“It’s very special, and I feel like it’s really not for me — it’s just honoring my son,” Crabtree said.
The late Daniel Crabtree, a Green Beret, was recognized at the 70th annual Memorial Day Ceremony in the Marietta National Cemetery during a special moment dedicated to mothers who had lost sons and daughters in battle.
Some of those mothers were members of the ceremony’s honoree organization this year, the west Cobb chapter of Gold Star Mothers.
“This is really good to be here because this is a very difficult day for all of us mothers,” Crabtree said.
She spoke of her son’s final mission.
“His last mission was the killing of (Saeed) al-Shihri, who was the No. 2 man in al-Qaida, and he was killed on the way back to his camp,” Judy Crabtree said. “He was a good father, wonderful son, loved God and he was very loved by so many people.”
Marietta Mayor Steve Tumlin estimated 600 to 800 people in attendance, which he said is usual for the ceremony. The National Memorial Day Association of Georgia sponsored the event.
One mother and daughter attended the event together to pay their respects to Albert Evans, a family member who served in World War II and was killed in Guam.
Andrea Mallet, the daughter, said: “We feel it’s important to come out every year because even though my uncle has been gone 70 years, it’s important that he’s not forgotten.”
She said the two, who live in Atlanta, have been to the Marietta cemetery the past eight years and they enjoy the atmosphere.
“It’s the national cemetery. It’s beautiful. It’s historic. There is a beautiful spirit here on this day,” Andrea Mallet said. “It’s always a beautiful ceremony, very organized, very patriotic.”
Gloria Mallet said she finds Memorial Day events an important part of showing the military how valued it is by citizens.
“If we honor a lot of other things, like entertainers, et cetera, I think all of the service people are well beyond that. We have to honor them. They’re the only reason we have this lifestyle — is people in the military who have served,” Gloria Mallet said.
The featured speaker, retired U.S. Army Major General James Donald, commended the crowd on its dedication to remembering veterans and urged people to share that sentiment with everyone to honor what veterans have done for the country.
“It is this notion of duty, honor and country that underpins these men’s service to the nation,” Donald said. “It is on this moral foundation that our veterans and those we recognize today have built their legacy.”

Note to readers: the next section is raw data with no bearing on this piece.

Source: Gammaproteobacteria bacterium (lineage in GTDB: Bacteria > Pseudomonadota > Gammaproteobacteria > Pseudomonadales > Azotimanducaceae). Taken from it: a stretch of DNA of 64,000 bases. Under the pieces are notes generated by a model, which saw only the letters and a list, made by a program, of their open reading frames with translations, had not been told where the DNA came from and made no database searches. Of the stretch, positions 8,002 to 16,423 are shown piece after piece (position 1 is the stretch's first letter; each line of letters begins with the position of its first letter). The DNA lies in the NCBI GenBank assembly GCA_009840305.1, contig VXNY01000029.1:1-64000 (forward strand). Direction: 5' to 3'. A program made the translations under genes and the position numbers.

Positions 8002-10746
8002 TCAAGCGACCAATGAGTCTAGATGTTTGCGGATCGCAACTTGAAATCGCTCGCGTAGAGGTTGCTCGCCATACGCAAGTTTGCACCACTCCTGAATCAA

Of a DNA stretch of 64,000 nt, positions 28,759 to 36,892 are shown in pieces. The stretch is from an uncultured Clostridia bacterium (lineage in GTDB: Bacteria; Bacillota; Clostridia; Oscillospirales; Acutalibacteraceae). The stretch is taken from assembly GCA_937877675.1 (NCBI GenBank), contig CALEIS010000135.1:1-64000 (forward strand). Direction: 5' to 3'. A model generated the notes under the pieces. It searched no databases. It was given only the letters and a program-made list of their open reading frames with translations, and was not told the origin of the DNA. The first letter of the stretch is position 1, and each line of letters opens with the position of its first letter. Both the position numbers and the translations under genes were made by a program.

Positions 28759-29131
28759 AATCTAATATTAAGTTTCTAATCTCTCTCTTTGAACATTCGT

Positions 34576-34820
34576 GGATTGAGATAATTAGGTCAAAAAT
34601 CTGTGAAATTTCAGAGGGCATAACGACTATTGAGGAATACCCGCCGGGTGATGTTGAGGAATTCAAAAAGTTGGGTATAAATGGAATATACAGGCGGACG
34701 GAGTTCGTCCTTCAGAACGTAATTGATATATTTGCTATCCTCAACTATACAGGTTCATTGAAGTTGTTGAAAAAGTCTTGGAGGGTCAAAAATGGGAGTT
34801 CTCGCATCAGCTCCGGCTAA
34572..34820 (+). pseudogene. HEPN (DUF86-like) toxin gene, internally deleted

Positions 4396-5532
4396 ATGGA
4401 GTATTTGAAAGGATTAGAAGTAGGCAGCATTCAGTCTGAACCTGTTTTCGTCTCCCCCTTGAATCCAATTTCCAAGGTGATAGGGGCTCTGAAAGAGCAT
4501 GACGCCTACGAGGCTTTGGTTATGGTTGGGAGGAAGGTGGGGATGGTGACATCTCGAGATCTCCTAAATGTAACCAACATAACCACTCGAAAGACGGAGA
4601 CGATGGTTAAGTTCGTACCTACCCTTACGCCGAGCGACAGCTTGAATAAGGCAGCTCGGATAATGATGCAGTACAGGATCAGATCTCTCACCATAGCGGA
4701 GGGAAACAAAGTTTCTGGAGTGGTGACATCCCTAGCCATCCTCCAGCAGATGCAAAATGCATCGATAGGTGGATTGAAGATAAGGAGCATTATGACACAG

Donald closed his speech by asking the audience to continue to respect veterans and their rights after the holiday.
“As our country debates about the economic crisis we face and urges us to make spending cuts, I urge us to remember that the veterans who are memorialized here — that their retirement and medical benefits are not gifts. They are earned with blood, sweat, loss of life and sometimes even life,” Donald said.
Tumlin said he was proud Marietta could offer the service.
“I think it’s important because it makes the sacrifice and what we honor just so real,” Tumlin said. “So many veterans gave their lives right here. They weren’t overseas; they were sacrificed here.”
Lt. Col. Jim Johnson, a member of the Old Guard of the Gate City Guard, one of the oldest active military organizations in Georgia, said he thought the ceremony accurately portrayed what Memorial Day should be about.
“When it comes to remembering veterans, if we don’t continue to remember them and pass on the stories to the young people, then that will be forgotten, and that is an important part of our heritage,” Johnson said. “It would just be a travesty if that is forgotten.”
Many of the 80 members of the Atlanta-based organization attended the event to support fallen veterans and present a floral wreath during the ceremony, along with many other groups.
“Because our history of the Gate City Guard and the Old Guard is rooted in the War Between the States, Marietta was a key location in the early parts of the Battle of Atlanta,” Commandant of the Old Guard John Dietrichs said. “We are here to honor the falling of both sides, North and South, as we have done since 1879.”
Pfc. John Van Holm, an active member of the Army, came from Cumming to work the event. He said he liked to see the younger generation taking part in memorializing fallen veterans and he enjoyed the service.
“For me, it’s a feeling of respect and gratitude,” Van Holm said. “I really feel honored to be able to pay a little bit back to them.”